When designing anything from icons to user interfaces, it is advisable to check your design in grayscale. This helps your design in multiple ways:
- If your design works without any color, you have a solid foundation and color can add to the functionality that is already there.
- Color information is less reliable to work for any person viewing your design than value (how light or dark a color is). Colors appear very different on different devices and the human perception of color can vary dramatically, therefore you should never rely on only using color to distinguish design elements.
Check your design, by stripping away the color information non-destructively. This is the easiest way to do it:
- Create a new empty layer and fill it with black (use your keyboard shortcuts, such as CTRL + Shift + N to create a new layer and CTRL + Backspace to fill it with the background color).
- Set the layer’s blending mode to Saturation.
- This now works like an adjustment layer, which you can keep at the top and turn off and on.
There are, of course, other ways to achieve the same effect, just be aware of the additional steps.
Hue/Saturation adjustment layer
- Create a new Hue/Saturation adjustment layer and set Saturation to 0% in the Properties panel.
- Set the layer’s blending more to Saturation. (Important!)
- Same effect as the grayscale layer mentioned above.
Personally, I think this method has drawbacks:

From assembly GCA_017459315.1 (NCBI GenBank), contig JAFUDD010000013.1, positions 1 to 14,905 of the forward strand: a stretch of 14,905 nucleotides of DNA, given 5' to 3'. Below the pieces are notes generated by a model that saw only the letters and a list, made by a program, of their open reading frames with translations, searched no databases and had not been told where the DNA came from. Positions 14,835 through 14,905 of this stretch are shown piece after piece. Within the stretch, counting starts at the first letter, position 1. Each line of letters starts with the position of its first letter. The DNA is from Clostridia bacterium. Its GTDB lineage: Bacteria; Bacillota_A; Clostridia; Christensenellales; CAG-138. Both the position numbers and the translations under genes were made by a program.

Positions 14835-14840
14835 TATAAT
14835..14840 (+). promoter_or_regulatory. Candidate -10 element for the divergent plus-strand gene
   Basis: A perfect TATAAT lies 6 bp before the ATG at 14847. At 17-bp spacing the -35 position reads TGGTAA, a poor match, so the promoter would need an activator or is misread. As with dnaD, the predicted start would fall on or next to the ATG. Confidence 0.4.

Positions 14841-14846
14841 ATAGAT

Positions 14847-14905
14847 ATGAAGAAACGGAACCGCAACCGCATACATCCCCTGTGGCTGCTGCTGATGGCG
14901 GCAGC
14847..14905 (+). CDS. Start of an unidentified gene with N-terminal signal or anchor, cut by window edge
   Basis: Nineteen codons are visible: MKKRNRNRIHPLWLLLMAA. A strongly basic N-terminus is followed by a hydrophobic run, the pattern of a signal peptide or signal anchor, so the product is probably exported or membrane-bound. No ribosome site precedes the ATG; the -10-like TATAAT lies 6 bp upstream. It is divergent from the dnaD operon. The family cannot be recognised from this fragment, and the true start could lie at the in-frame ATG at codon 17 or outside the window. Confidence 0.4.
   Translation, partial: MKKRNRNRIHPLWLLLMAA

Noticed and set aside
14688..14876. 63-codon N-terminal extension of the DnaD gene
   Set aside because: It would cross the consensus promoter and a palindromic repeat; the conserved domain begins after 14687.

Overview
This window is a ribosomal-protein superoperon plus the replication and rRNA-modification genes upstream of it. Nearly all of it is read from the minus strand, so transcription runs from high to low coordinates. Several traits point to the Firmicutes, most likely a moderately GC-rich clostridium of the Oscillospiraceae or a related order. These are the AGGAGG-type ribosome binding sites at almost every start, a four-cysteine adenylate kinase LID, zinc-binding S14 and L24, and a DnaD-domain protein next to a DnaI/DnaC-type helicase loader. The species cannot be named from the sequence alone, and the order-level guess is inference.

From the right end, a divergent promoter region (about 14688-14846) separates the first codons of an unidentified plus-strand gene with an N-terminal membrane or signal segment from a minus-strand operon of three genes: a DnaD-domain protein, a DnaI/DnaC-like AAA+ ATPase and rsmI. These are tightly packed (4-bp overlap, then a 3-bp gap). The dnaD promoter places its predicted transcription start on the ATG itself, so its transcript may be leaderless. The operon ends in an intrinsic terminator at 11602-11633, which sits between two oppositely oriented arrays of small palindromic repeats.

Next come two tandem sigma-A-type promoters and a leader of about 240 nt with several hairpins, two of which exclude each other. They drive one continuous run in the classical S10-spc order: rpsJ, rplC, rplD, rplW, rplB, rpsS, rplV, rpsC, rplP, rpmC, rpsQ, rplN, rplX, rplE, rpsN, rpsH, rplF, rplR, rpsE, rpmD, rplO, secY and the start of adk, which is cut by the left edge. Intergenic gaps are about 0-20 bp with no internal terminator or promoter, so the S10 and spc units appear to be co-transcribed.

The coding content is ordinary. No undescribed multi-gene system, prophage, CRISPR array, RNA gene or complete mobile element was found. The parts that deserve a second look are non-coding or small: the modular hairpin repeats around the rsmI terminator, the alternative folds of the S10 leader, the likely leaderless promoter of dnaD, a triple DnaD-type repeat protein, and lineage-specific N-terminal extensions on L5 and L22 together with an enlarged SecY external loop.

- The adjustment layer icon is not as recognizable as the plain black one from the grayscale layer.
- You have to open the Properties window and adjust the saturation manually.
- If you forget to set the layer’s blending mode, you will get “incorrect” grayscale:
You can see that the Normal blending mode leads to a different grayscale result. In fact, this mode is not neutral at all, so do not use it to check your design.
Black & White adjustment layer
This is not really an option for previewing a “true” grayscale version of your design, as it does not provide a neutral setting. This adjustment layer is meant for changing a black and white image. If you set the layer’s blending mode to Saturation, you get the same effect as with our grayscale layer, but why have all those useless sliders from the filter then?
Grayscale color mode
Switching the color mode for the entire document discards color information and certain adjustment layers and Smart Objects. You might not be able to switch back to color and besides, it performs a file format conversion, which is not what we want.
Happy grayscaling to you all!